I love to cook. I don't get to cook the way I want to cook a lot of the time because I have two toddlers and a picky teenager and it's difficult to get things done, what with the whining and screaming and throwing of toys. And that's just the teenager.
A while back - actually, an embarrassingly long time back now - I was asked to review a cookbook geared towards people with diabetes. Since I'm a bit of a cookbook freak, I said I'd review it. They aren't paying me for this one. It's called Diabetes Fit Food and was compiled by Ellen Haas, founder of a website called FoodFit.com. Several celebrity chefs contributed to this cookbook, including Todd English (sorry about that cheesy music on his site) and Alice Waters.
The book is broken down into food types, like grains, vegetables, fruits and proteins. Those sections are then broken down further into things like stone fruit (peaches, plums, etc.), fall vegetables, poultry, etc. Each section gives you nutritional information as well as a bit of history and general info about the foods in question. There are then ten or twelve recipes using the featured ingredient. It's very informative without being overwhelming.
I made several recipes from the book. The first was Aztec Quinoa Salad. I'd never used quinoa before. It reminds me of bulgar wheat, only larger. The salad recipe I made was similar to tabbouleh, using cilantro and tomatoes, but the quinoa gave it a more rustic feel. The salad was excellent - I brought it to a party and there was nothing left when it was time to go home.
Next up were Whole Wheat Griddle Cakes. The recipe, as made, made a very thick, yet fluffy pancake. The whole wheat flour gives the pancakes a slightly nutty flavour. I added blueberries to half of the pancakes I made. They were delicious with and without berries. Unless you're a fan of the IHOP-style mushy, thin pancake (*cough*my husband*cough*), these will probably be right up your alley.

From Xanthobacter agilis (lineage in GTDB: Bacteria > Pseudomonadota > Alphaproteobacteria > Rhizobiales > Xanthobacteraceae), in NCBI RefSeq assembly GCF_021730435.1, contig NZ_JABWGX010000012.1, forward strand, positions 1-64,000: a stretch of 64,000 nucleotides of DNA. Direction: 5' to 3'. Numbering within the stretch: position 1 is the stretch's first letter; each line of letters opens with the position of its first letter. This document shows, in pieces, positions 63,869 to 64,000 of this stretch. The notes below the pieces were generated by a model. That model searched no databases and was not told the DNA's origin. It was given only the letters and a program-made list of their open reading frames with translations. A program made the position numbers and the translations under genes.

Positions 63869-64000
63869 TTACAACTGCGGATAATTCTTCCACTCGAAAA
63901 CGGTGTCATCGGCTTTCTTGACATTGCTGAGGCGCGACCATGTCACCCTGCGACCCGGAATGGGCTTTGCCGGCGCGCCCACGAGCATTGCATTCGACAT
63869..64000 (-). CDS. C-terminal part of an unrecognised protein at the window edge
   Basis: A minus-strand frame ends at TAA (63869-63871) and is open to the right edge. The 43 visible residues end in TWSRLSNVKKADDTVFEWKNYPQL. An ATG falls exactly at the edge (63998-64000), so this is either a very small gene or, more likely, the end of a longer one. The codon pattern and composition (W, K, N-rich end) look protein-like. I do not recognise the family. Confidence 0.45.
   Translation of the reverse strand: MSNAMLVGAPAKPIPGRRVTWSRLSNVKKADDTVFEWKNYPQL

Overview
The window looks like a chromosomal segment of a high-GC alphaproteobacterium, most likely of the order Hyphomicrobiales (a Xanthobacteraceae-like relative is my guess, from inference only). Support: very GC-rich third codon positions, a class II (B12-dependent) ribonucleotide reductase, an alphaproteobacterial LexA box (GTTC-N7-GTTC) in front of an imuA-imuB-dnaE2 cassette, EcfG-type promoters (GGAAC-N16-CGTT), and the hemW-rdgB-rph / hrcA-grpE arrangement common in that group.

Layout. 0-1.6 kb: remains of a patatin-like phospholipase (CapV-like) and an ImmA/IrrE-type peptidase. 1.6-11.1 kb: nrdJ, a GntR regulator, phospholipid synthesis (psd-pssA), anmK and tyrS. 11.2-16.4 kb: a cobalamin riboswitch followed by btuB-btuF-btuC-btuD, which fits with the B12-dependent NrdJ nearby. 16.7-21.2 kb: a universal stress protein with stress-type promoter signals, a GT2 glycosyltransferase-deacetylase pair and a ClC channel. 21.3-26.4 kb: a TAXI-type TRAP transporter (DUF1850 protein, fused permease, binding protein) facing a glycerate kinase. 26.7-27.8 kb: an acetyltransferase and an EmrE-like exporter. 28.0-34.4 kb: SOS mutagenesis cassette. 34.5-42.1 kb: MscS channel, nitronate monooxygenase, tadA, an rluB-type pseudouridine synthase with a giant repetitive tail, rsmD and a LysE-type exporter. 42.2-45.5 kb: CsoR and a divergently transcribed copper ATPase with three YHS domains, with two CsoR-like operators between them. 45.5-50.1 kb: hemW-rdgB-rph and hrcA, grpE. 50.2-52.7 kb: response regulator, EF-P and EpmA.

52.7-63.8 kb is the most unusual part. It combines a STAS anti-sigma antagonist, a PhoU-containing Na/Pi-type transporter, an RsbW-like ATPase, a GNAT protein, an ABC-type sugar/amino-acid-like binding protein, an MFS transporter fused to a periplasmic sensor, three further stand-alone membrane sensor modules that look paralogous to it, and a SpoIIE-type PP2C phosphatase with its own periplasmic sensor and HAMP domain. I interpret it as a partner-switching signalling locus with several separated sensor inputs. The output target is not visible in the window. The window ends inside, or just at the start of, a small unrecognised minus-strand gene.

I lucked out one day and got a buy one, get 2 free on shrimp rings (whatta bah-gin!) and the next night, found a recipe for Lemony Risotto with Asparagus and Shrimp. Oh. My. Goodness. This was delicious. My husband, who doesn't like Parmesan cheese (freak!), was practically licking the plate, he enjoyed this so much. My toddlers ate it up, too. Olivia even enjoyed it and she is the Queen Of Picky Eaters. This would make a great side dish, but is definitely enough for a main.
The only dish that I didn't care for was the South-of-the-Border Soup. It's similar to chili, only with pork tenderloin rather than ground beef. It also called for pasta, which was odd, but good. The downfall of this recipe was a lack of flavour. I loaded it up with cumin, chili powder, hot paprika and oregano and it was still kind of off. I'm not sure what it was lacking, but it was definitely lacking.
One of the nicest things about this cookbook is the nutritional information. If you make the recipe as is and serve it in the suggested portion, the nutritional information is on every recipe. You don't have to break it down - something I have a lot of trouble doing when I cook from scratch. This book does it for you. That is a huge help.
My other beef (arf!) with the book is the index. It doesn't always give recipes based on an ingredient. For the South-of-the-Border soup, for instance, you'd have to know that the recipe called for pinto beans in order to get the recipe. And if you just look up soup, you don't get anything. That, to me, is odd. You don't want to have to read an entire cook book, and remember significant ingredients, in order to be able to locate said recipe again. It's not a huge flaw, but it is pretty annoying, especially for someone like me, who likes to glance thru the index of cookbooks when I want, say, soup, just to see what recipes are there and if I have the ingredients in my pantry to make it.
Overall, though, I would recommend this cookbook. It's simple. None of the recipes call for outlandish or hard-to-find ingredients or special pans or equipment. If you have a halfway decently equipped kitchen, you can make just about anything from this cookbook. Most of the recipes are not complicated. They are laid out well, with large print and easy instructions. Having the nutritional information and the blurbs about the featured ingredients before each chapter adds a friendly touch to the book. It's food for people with diabetes, but it's not a bland, supermarket Diabetic Cookbook. It's just good, healthy food that's easy to make. And really, you can't ask for much more.